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I was wondering why Voldemort didn't made Earth his Horcrux to live forever (Sol's last phases can't destroy a Horcrux). Everyone could reach it but wouldn't destroy it for the sake of their own survival.

Was there any rule to dictate that certain objects couldn't be made into a Horcrux?

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    As an aside, if he made the Earth a Horcrux, that would have severe repercussions for everyone living on Earth, much like when Harry, Ron, and Hermione were wearing Slytherin's locket. I don't think Voldemort would care, though. – DalekLuna Jan 21 '14 at 20:02
  • For the same reason why someone can't just hit Earth with a disintegration spell to disintegrate the whole thing (someone did propose this). Either spell has a limit on the weight or volume you can affect, for power reasons. – b_jonas Jan 24 '14 at 9:30
  • On disintegrating Earth, see giantitp.com/forums/archive/index.php?t-136457.html – b_jonas Jan 24 '14 at 9:34
  • As a further aside, maybe an object can only be a Horcrux for one person, and he'd been beaten to it by some ancient wizard who wanted to live forever, but for knowledge rather than power. Unlikely, of course, but plausible if there isn't an upper bound on size of Horcruxes. – Darael Mar 30 '14 at 10:21
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No answer has been given in canon, but it seems reasonable to assume that the horcrux-creation ritual requires the magic-user to lift the object to be made into a horcrux at some point, putting a natural limit on the size of such things.

It's also entirely possible that, as a horcrux works by binding a piece of a soul into it, the ritual in question places a sort of magic boundary at the edges of the object. Such a boundary would, again, take a lot more power for a larger object.

To clarify: while we can't know for sure unless JKR tells us at some point in the future, the most likely limiting qualities would be volume, surface area, or mass. Furthermore, presumably something has to be an object to be a horcrux: one can't make a small pile of sand into one. Again, unconfirmed, but seems reasonable. It's also likely that there's a minimum size, because otherwise someone would have tried making a grain of sand into their horcrux and dropping it on a beach. There are also limits on what one might want to make a horcrux - while the process gives the object increased resilience it's probably a bad idea to go with something too fragile. Quite possibly there's a limit to what the magic does to toughen the object, or the ritual might damage the thing as part of the process.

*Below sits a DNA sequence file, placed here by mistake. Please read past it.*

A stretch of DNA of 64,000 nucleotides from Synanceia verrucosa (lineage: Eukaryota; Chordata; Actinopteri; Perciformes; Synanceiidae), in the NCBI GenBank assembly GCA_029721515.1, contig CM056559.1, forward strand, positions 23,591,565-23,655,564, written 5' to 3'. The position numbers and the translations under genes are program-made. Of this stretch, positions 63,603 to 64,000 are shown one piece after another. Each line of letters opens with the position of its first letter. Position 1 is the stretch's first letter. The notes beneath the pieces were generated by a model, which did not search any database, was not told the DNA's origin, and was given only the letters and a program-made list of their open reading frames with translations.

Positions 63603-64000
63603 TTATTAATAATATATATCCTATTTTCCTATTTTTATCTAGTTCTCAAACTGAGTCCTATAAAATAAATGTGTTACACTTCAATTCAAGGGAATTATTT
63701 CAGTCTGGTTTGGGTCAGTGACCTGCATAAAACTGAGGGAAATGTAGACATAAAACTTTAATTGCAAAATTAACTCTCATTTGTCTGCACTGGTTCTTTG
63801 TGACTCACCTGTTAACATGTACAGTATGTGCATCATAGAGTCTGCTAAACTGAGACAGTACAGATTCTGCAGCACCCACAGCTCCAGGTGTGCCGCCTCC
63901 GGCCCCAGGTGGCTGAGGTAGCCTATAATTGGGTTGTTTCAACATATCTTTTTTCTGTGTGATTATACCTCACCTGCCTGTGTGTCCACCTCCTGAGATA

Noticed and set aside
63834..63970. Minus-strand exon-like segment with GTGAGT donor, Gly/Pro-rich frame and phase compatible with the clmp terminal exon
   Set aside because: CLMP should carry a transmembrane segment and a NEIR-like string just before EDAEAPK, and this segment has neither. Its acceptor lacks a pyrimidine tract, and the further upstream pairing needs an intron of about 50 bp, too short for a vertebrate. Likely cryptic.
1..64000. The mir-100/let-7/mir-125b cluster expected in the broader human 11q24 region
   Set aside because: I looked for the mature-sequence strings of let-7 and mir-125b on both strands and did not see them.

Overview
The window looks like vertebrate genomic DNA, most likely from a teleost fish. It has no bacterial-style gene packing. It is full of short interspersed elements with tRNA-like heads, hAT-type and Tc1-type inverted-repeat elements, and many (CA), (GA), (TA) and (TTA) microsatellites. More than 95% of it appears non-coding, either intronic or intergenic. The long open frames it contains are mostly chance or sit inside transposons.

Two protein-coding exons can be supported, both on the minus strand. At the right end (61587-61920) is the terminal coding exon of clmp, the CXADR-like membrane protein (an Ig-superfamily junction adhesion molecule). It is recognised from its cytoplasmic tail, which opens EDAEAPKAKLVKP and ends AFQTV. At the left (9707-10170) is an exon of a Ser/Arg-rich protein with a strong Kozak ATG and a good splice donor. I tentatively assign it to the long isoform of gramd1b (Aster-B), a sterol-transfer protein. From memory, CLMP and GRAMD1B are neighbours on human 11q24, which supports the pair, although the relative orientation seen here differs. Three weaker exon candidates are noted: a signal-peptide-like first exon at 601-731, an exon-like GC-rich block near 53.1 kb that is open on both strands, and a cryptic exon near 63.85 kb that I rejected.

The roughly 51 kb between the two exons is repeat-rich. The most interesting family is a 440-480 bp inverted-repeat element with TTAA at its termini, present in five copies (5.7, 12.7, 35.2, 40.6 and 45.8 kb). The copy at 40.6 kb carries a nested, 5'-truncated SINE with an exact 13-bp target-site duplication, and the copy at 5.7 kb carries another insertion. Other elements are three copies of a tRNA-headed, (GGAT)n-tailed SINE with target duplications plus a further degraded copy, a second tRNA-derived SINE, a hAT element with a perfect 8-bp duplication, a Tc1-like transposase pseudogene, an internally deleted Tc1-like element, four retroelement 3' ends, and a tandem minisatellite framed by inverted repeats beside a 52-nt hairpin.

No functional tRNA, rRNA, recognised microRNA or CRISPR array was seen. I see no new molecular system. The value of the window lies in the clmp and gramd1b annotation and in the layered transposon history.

Similar constraints may apply, but to reiterate: These suggestions are speculation. There is no answer given in canon.

As a side note, it is not made explicit that the last stages of Sol cannot destroy a horcrux, as there may well be powerful innate magic in the Potterverse's Sun. It seems like the sort of thing that might.

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    I'm not sure about the lifting thing... Do you mean that the magic-user has to be capable of lifting it? If it's the first I don't recall Voldemort ever actually lifting Harry... – DoctorWho22 Jan 21 '14 at 20:14
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    As I mentioned, these are speculation; I just thought of what practicalities might possibly be involved in the horcrux-creation ritual. Bear in mind that Harry was not a "true" horcrux, though because he contained an accidentally-broken-off fragment of Voldemort's soul he fulfilled a similar function. The creation of a horcrux is canonically normally a complex and difficult ritual even without the murder requirement. – Darael Jan 21 '14 at 21:32
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    @DoctorWho22 Further, it was implied that a human being generally can't be made a horcrux, and that Harry only became something like one because Voldemort's soul was so unstable and as a baby he was vulnerable, so I don't think we can take him as representative in any way. His being unlike other horcruxes is also backed up by his not appearing to have the frankly ridiculous levels of resilience attributed to horcruxes in general, nor to be able to repair himself any faster than a human body can ordinarily. – Darael Jan 23 '14 at 23:28
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It would seem that size and weight of objects is not limited to something small, this was just the type of object that JKR wanted Harry to find

I did consider making Helga Hufflepuff's hallow a cauldron, but there was something slightly comical and incongruous about having such a large and heavy Horcrux; I wanted the objects Harry had to find to be smaller and more portable.

Pottermore - Cauldrons

I think the real problem here is understanding what could be deemed as a single object. I would not view the earth as a singular item, If encasing your Horcrux in the earth I think it would more likely cling to a small section of ground it deems to be singular.

We don't know how small an object can be (which is more interesting than how big) as you could encase your soul in a grain of sand. From the Pottermore quote I don't interpret it as JK imposing any limits but merely stating she wanted Harry to seek smaller items. So I see no reason why an object could not at least be infinitely large as long as it is a singular object.

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